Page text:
Dogs can be trained to assist people.
This article is Copyright 1997 by Cindy Tittle Moore, firstname.lastname@example.org. It may be freely distributed on the Internet in its entirety without alteration provided that this copyright notice is not removed. It may NOT reside at another website (use links, please) other than the URL listed above without the permission of the Author(s). This article may not be sold for profit nor incorporated in other documents without he Author(s)'s permission and is provided "as is" without express or implied warranty.
Please note that while legally speaking, therapy dogs are NOT "service dogs" and NOT entitled to the same benefits that service dogs are (entrance to any public building or transportation), I have included them in this document as a related function for dogs. As you read this, please keep in mind that according to the American Disabilities Act (federal) any dog assisting a person with a disability is considered a service dog (exclusive of therapy dogs). Service dogs are entitled to freely access buildings and transportation (buses, trains, planes). Proof or certification is not required although many organizations that train service dogs give their handlers some sort of ID for their dog.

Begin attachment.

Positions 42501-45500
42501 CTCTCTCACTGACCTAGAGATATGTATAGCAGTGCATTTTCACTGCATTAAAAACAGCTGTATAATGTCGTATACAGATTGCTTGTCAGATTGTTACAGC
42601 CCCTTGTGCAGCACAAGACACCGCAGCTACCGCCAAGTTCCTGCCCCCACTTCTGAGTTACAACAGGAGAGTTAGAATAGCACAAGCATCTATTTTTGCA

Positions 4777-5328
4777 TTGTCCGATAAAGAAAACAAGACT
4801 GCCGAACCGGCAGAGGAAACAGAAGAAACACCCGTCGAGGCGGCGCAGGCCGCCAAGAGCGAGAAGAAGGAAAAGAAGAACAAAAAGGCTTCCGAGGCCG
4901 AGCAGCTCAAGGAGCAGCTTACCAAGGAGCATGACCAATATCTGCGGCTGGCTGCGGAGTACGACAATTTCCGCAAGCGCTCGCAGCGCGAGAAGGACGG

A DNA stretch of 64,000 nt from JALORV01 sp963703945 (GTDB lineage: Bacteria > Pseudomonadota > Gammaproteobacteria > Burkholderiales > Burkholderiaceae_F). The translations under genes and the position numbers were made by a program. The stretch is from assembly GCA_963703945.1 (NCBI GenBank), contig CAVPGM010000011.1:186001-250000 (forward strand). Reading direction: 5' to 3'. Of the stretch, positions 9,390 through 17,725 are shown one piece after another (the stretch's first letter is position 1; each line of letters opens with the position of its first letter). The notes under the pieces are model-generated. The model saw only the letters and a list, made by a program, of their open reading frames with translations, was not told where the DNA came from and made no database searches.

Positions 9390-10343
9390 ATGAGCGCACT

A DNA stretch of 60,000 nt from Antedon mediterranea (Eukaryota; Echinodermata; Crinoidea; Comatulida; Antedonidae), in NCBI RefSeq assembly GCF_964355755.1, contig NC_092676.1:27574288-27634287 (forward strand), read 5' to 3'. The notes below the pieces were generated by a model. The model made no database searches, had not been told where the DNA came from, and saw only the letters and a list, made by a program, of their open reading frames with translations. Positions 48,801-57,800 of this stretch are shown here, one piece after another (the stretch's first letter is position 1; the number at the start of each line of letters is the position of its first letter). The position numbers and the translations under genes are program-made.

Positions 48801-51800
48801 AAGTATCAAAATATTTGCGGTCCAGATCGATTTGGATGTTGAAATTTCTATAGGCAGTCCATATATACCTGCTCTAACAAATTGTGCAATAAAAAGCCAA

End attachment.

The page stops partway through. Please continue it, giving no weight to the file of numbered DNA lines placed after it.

I have briefly described various "types" of services dogs and listed resources (books, organizations) for each. I have in addition profiled several specific organizations to give you a further "feel" for how these groups work.